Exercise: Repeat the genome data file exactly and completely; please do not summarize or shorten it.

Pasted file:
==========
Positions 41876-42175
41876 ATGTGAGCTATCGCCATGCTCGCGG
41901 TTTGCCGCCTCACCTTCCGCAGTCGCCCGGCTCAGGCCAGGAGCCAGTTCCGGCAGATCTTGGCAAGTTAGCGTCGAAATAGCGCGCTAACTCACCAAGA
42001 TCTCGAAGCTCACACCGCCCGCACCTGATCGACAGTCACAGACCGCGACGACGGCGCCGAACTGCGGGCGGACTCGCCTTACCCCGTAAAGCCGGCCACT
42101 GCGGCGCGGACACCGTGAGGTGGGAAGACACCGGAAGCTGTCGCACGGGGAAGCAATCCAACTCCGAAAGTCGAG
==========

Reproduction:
Positions 41876-42175
41876 ATGTGAGCTATCGCCATGCTCGCGG
41901 TTTGCCGCCTCACCTTCCGCAGTCGCCCGGCTCAGGCCAGGAGCCAGTTCCGGCAGATCTTGGCAAGTTAGCGTCGAAATAGCGCGCTAACTCACCAAGA
42001 TCTCGAAGCTCACACCGCCCGCACCTGATCGACAGTCACAGACCGCGACGACGGCGCCGAACTGCGGGCGGACTCGCCTTACCCCGTAAAGCCGGCCACT
42101 GCGGCGCGGACACCGTGAGGTGGGAAGACACCGGAAGCTGTCGCACGGGGAAGCAATCCAACTCCGAAAGTCGAG